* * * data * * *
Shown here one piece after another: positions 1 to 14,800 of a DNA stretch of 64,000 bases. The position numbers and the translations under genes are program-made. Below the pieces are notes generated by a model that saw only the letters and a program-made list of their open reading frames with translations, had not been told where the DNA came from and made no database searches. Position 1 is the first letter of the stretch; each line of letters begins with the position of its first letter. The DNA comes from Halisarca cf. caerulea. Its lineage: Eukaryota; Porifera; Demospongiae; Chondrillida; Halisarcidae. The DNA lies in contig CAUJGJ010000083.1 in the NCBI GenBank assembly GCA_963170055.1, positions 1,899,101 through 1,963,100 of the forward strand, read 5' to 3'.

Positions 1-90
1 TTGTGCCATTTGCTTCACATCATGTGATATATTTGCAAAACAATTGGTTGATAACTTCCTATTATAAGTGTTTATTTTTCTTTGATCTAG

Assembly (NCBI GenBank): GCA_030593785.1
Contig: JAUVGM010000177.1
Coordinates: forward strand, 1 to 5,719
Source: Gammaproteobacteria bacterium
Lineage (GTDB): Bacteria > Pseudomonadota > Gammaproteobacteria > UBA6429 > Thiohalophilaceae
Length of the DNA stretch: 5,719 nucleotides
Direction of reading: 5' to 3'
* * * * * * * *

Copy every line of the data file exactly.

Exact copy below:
Shown here one piece after another: positions 1 to 14,800 of a DNA stretch of 64,000 bases. The position numbers and the translations under genes are program-made. Below the pieces are notes generated by a model that saw only the letters and a program-made list of their open reading frames with translations, had not been told where the DNA came from and made no database searches. Position 1 is the first letter of the stretch; each line of letters begins with the position of its first letter. The DNA comes from Halisarca cf. caerulea. Its lineage: Eukaryota; Porifera; Demospongiae; Chondrillida; Halisarcidae. The DNA lies in contig CAUJGJ010000083.1 in the NCBI GenBank assembly GCA_963170055.1, positions 1,899,101 through 1,963,100 of the forward strand, read 5' to 3'.

Positions 1-90
1 TTGTGCCATTTGCTTCACATCATGTGATATATTTGCAAAACAATTGGTTGATAACTTCCTATTATAAGTGTTTATTTTTCTTTGATCTAG

Assembly (NCBI GenBank): GCA_030593785.1
Contig: JAUVGM010000177.1
Coordinates: forward strand, 1 to 5,719
Source: Gammaproteobacteria bacterium
Lineage (GTDB): Bacteria > Pseudomonadota > Gammaproteobacteria > UBA6429 > Thiohalophilaceae
Length of the DNA stretch: 5,719 nucleotides
Direction of reading: 5' to 3'